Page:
In spite of the successes of Andre Williams, it would be unfair to give him all of the credit — he doesn’t even take it all for himself. The reality is that Boston College’s offensive line is playing at a high level right now, which has helped Williams and Myles Willis prosper under this new power-run offense. The position coaches here are to be commended as well; Justin Frye has resurrected the offensive line and former Eagle player Al Washington has been a tremendous teacher to Williams and the rest.
Still, we must talk about what Williams has done individually and why it will be difficult for the Terps (or almost any team for that matter) to stop him. At 1,810 yards this season, he has already set the single-season Boston College record with three games to play, inclusive of the forthcoming bowl game. Williams was a few yards short of breaking Montel Harris’s single-game rushing record against Army, he finally broke it against New Mexico State, and then broke his own record against NC State. In the Wolfpack game, Williams set a new Boston College single-game record as well as a single-game ACC record with 339 yards. Williams has turned in three of the four best rushing performances in Boston College history this season alone.
With 190 more yards, he will become the only Eagle ever to rush for 2,000 yards in a single season. He would also become only the nineteenth player in FBS/I-A history to do the same; some names on that list include Barry Sanders, Marcus Allen, and Tony Dorsett. This is a special season and will result in some hardware for him personally, though many others deserve a share of the applause.
Otherwise, with the extreme emphasis on the run game, the passing game is nearly forgotten by outside observers. Alex Amidon is not going to have the record-setting season he did last year (though he did break the all-time record himself just recently), but he is still Chase Rettig‘s go-to option. Rettig himself has had ups and downs, but has turned the ball over quite rarely and has not hurt the Eagles to any major extent. All with which he is being tasked is managing the offense and being adequate, and he has done that. The game is not on his shoulders, and won’t be for the rest of his time here just due to the nature of the new offensive system.
Speaking of turnovers, the Eagles are near the top of the nation in holding onto the football. They average just one lost per game, which is best in the ACC. In some ways, Boston College’s offense has been quite a bit more disciplined and fundamentally sound than in previous years, even though the statistics might not necessarily show it.
Defensively, Maryland has been a rough approximation of itself from last season. Only two seniors are starting out of eleven spots, but there is some experience back here now. In particular, the Terps are excelling at sacking the quarterback. Senior outside linebacker Marcus Whitfield leads Maryland with eight of them on the season. The Eagles will not be passing the ball a great deal, thereby limiting Chase Rettig’s vulnerability, though he has been prone to blindside hits throughout his Eagle tenure. The run protection has been quite a bit better than the pass protection throughout the year, and Maryland will look to expose that if at all possible.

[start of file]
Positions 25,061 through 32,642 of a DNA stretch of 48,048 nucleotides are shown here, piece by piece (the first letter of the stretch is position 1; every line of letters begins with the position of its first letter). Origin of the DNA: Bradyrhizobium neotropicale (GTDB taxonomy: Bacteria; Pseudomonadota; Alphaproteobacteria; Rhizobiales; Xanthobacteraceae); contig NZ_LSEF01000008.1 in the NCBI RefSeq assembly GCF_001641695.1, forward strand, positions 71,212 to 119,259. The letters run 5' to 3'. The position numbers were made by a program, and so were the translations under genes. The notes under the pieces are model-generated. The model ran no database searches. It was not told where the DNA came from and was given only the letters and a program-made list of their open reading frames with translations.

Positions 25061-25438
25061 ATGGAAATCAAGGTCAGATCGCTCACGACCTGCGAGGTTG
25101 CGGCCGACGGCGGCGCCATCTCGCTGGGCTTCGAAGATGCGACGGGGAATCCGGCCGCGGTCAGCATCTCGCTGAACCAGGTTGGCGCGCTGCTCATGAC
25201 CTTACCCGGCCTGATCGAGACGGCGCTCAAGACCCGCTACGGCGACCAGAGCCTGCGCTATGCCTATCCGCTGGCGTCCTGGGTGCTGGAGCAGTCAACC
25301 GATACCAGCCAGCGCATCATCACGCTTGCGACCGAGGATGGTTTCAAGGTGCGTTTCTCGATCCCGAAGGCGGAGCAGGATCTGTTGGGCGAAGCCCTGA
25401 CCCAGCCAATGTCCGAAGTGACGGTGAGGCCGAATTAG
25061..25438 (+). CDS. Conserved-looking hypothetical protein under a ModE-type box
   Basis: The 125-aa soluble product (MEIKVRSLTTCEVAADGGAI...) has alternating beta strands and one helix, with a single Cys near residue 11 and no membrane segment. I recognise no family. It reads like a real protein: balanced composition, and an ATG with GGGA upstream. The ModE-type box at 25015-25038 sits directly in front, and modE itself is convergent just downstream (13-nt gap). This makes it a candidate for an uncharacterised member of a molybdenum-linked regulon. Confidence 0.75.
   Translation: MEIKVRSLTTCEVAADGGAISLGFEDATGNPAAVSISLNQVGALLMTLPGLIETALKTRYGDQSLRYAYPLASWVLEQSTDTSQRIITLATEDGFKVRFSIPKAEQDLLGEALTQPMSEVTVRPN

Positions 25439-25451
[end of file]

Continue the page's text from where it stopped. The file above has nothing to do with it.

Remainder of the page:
They have also been effective in stopping the run. Whitfield also leads the team with 13 tackles for a loss, speaking to how well he has played this year for the Terrapins. However, a deeper examination of their schedule reveals that they have not been tested by many particularly good offensive teams. FIU, Connecticut, West Virginia, Virginia, Wake Forest, and Virginia Tech range anywhere from lousy to downright atrocious offensively, particularly on the ground, while Old Dominion is not even a full-fledged FBS team. Only Florida State and Clemson have legitimate offenses, while Syracuse’s run offense is relatively competent. It is therefore reasonable to suggest that they have not faced very many rushing attacks as poised as that of Boston College.
One look at the numbers shows that the Terps have held their ground on defense this season. Supporting evidence shows that their schedule may have had quite a bit to do with it, though that in itself does not negate the performances of key players like Whitfield and Andre Monroe, who has 6.5 sacks.
Boston College’s offense overall is not a machine and is far from perfect, but it has several very important components working for it: the quarterback is managing the game, the offensive line is stellar and still improving, and the feature back is having the best season an Eagle rusher has ever had. The Eagles should be equipped to win some battles in the trenches and give Williams and Willis the tools to have another solid afternoon. Boston College slightly favored.